A different reason from the usual life and death battles that bring superheroes together, is the equally tense Thanksgiving dinner. Heroes got to eat, and heroes got to celebrate. In lieu of parades and football games, perhaps peruse a few of these Thanksgiving-themed comic books instead. All of which can be collected for less than the price of a frozen turkey.
With Magneto as a father, a Thanksgiving with Scarlet Witch’s family is sure to get very interesting; which is a scenario that played out in The Vision and the Scarlet Witch #6 (Vol. 2, 1986). Going into this issue, Magneto has sworn off his evil ways and is attempting to make strides at being a better father to Scarlet Witch and Quicksilver; but this doesn’t stop the Avengers from being weirded out when he shows up at the front door. Furthermore, an immediate rift grows between Scarlet Witch and Quicksilver over their emotional wounds from being a part of the Brotherhood of Evil Mutants. How does an Omega-level mutant deal with domestic issues?
With the classic family sitcom setting of the WandaVision series, The Vision and the Scarlet Witch #6 could easily be source material for a holiday episode. At the moment, raw copies can be easily found for around $2.
A modern Thanksgiving-themed comic book is JSA #54 (2004), which is complete with a Norman Rockwell-inspired cover. A gathering of the superheroes isn’t always viewed as a good thing. For the always vigilant Batman, a JSA team Thanksgiving dinner with everyone under one roof could provide the perfect opportunity for an enemy to attack. Even the JSA heroes aren’t immune to family fights; for them, it started with a debate about the meaning of giving thanks. While everyone’s enjoying the festivities, Batman is proven right when Kulak the Sorcerer and the Warlock of Ys brazenly interrupt the dinner.
Compared to the other books mentioned in this article, JSA #54 is possibly the quickest and most lighthearted of a read. With widely available raw copies; the book can be found at sticker price. No CGC graded copies appear to have been sold in the market.
In Spectre #6 (1968), when the Old Quarter district of Gateway City is terrorized by phantom pilgrims, the Spectre investigates the supernatural occurrences. He recounts a tale of how a cult that worshiped the demon Nawor had fled to the New World due to persecution. They ended up settling an area called Rood Point, which later became Gateway City. Back to the present, the phantom pilgrims have returned to complete a ritual to finally summon Nawor.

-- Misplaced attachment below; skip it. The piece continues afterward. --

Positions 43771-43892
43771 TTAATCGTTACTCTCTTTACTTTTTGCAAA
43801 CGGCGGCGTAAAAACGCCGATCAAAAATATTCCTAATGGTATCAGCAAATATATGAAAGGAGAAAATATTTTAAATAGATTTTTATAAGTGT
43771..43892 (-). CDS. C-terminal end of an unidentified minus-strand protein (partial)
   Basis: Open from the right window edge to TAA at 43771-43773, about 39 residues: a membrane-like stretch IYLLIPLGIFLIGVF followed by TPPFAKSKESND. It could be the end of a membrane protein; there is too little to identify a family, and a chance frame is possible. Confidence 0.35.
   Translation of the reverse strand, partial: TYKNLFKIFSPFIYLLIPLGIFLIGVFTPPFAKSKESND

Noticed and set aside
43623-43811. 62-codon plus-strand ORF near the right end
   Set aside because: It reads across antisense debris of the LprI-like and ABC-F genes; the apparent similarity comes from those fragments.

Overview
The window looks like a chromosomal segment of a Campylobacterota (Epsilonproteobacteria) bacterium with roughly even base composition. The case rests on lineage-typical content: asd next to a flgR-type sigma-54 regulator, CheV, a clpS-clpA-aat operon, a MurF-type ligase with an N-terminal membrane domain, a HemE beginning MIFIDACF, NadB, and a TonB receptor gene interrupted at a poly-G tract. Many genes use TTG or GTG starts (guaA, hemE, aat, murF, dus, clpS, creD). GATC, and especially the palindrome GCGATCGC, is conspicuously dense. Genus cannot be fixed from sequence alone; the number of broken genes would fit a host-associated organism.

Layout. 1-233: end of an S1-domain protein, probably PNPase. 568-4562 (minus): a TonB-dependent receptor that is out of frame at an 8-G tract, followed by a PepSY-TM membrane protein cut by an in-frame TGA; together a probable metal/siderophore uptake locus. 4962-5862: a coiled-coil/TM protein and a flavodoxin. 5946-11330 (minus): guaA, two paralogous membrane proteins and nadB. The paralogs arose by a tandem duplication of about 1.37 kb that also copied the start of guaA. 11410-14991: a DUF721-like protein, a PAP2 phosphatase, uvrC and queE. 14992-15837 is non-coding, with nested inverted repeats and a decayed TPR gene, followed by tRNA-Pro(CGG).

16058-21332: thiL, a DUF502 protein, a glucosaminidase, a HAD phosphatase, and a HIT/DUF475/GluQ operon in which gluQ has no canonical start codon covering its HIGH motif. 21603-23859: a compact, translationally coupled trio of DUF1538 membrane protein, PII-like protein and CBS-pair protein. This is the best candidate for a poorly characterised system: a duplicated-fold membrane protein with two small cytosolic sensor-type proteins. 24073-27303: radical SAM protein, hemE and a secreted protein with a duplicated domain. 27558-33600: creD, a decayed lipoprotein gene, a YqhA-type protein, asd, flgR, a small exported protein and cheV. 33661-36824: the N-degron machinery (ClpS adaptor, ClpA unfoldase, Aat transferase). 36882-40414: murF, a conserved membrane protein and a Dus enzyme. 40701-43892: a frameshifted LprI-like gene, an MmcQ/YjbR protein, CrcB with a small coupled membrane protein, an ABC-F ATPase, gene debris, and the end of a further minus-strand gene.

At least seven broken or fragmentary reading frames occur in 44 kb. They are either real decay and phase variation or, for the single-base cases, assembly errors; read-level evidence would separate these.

CGC graded sales for Spectre #6 have been flat for the last decade. While CGC 9.8 graded copies exist, the highest grade to hit the market has been only a 9.4, which most recently sold for $140 in late 2019. For a quick read, a much cheaper option could be raw FN/VF copies that can be found under the $20 level.
Action Comics #454 (1975) isn’t necessarily Thanksgiving-themed, but it does include a lot of eating. The cover could help allay any guilt from holiday feasting; just write it off as the Superman diet. In the issue, when Superman is afflicted with a strange case of lethargy, his solution is to regain his energy by eating a ton of food. Unbeknownst to him, the Toyman has been draining the Earth’s “solar rays” from underground. Questionable comic book science aside, Action Comics #454 is surprisingly affordable; raw copies regularly sell in the $1-5 range, and the latest CGC 9.8 sold for $66 in 2015. Not bad for a unique Action Comics cover.
“Dad used to make the mashed potatoes every Thanksgiving. Trick was a little sour cream, butter and a dash of red pepper.” – Hourman
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